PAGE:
Medical Imaging Convention [rescheduled] Mar 09, 2021 - Mar 10, 2021 — National Exhibition Centre, Birmingham, England
9th SINAPSE Neuro-oncology Imaging Meeting [rescheduled] Mar 11, 2021 09:30 AM - 03:30 PM — West Park Conferencing & Events, 319 Perth Road, Dundee DD2 1NN
Total Body PET 2020 conference [rescheduled] Jun 05, 2021 - Jun 07, 2021 — McEwan Hall, University of Edinburgh

eLearning

SINAPSE experts from around Scotland have developed ten online modules designed to explain medical imaging. They are freely available and are intended for non-specialists.


Edinburgh Imaging Academy at the University of Edinburgh offers the following online programmes through a virtual learning environment:

Neuroimaging for Research MSc/Dip/Cert

Imaging MSc/Dip/Cert

PET-MR Principles & Applications Cert

Applied Medical Image Analysis Cert

Online Short Courses

Magnetic resonance imaging technology in transtibial socket research: A pilot study

Author(s): A. W. P. Buis, B. Condon, D. Brennan, B. McHugh, D. Hadley

Abstract:
Investigations into the shape and volume of transtibial prosthetic sockets are complicated because of the difficulty in establishing an accurate reference grid. Magnetic resonance imaging (MRI) presents a possible solution to this problem. However, the reliability of MRI in defining the residual-limb/cast interface depends on the scanned image not being distorted by the materials present. We investigated the potential of MRI technology to establish the desired reference grid. Distortion from the so-called "chemical shift" may influence the MRI when certain materials are used during the casting process. These materials include plaster of paris (POP) and silicone (in the form of an interface liner). POP is commonly used to capture the shape of the residual limb. However, if the casting technique requires the use of a silicone liner, the liner is placed over the residual limb first and then the POP is applied over the liner. Experimental results indicate that the materials used do not distort or interfere with the scanned image. The object segmentation process that extracts the bone and skin from an MRI scan and enables the establishment of the required reference grid was explored. Results show that extracting the bone structure and using it as the reference grid to quantify the differences in volume and shape of the soft tissues of the residual limb is feasible.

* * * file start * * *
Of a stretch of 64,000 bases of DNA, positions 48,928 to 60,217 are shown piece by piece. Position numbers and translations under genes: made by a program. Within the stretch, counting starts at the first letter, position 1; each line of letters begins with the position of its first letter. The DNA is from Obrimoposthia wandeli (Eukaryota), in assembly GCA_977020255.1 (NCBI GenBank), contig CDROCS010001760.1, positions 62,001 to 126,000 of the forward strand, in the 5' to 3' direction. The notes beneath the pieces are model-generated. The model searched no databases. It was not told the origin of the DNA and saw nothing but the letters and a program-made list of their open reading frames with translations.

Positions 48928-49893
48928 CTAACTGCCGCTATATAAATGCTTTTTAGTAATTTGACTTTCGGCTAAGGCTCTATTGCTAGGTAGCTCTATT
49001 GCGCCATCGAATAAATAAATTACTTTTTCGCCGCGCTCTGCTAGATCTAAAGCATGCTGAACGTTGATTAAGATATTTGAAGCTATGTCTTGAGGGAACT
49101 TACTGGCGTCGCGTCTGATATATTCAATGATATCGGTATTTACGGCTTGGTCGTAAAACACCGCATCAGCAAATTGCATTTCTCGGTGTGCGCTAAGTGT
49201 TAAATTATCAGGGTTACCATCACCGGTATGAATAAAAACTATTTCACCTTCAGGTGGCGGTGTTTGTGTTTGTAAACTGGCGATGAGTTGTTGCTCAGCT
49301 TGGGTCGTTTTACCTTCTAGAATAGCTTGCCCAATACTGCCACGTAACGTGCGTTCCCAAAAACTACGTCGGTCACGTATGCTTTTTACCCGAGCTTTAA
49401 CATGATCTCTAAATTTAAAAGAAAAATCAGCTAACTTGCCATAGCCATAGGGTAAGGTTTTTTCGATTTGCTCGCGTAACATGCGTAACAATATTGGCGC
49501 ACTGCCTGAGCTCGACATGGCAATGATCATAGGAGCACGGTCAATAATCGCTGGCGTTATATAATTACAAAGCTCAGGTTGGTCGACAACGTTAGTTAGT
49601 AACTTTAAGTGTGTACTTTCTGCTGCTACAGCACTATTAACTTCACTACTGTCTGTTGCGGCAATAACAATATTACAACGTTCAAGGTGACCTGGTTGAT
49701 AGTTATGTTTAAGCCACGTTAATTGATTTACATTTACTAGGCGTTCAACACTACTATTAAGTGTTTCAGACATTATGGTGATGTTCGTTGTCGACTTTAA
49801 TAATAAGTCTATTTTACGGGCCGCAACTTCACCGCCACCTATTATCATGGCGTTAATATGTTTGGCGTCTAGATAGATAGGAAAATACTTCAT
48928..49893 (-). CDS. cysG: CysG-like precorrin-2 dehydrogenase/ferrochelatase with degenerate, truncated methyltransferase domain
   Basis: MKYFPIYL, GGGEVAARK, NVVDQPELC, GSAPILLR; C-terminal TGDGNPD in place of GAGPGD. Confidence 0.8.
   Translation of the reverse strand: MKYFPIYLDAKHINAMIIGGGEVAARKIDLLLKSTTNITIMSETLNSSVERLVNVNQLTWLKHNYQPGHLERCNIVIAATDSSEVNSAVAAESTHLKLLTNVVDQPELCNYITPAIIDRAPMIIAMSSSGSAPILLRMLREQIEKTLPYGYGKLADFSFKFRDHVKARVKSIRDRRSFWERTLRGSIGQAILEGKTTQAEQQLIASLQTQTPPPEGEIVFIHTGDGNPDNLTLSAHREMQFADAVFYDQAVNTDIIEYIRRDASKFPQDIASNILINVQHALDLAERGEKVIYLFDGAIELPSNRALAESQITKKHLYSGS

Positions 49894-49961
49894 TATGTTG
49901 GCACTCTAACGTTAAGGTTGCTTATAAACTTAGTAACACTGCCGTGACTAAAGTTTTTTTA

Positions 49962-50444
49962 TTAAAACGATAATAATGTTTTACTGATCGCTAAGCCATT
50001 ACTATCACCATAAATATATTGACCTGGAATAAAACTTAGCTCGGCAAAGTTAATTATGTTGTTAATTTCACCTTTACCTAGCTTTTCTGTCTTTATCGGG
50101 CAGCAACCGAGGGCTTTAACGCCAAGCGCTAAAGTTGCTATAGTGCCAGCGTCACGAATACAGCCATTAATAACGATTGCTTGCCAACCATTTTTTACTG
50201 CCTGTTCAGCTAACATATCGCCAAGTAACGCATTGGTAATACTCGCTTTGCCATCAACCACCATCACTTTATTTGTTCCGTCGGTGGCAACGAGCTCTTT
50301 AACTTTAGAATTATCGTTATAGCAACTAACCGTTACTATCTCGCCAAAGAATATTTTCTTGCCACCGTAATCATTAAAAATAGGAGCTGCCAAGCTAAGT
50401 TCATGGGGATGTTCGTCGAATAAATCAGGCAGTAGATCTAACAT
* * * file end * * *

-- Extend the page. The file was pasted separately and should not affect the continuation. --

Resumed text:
Full version: Available here

Click the link to go to an external website with the full version of the paper


ISBN: 0748-7711
Publication Year: 2006
Periodical: Journal of Rehabilitation Research and Development
Periodical Number: 7
Volume: 43
Pages: 883-890
Author Address: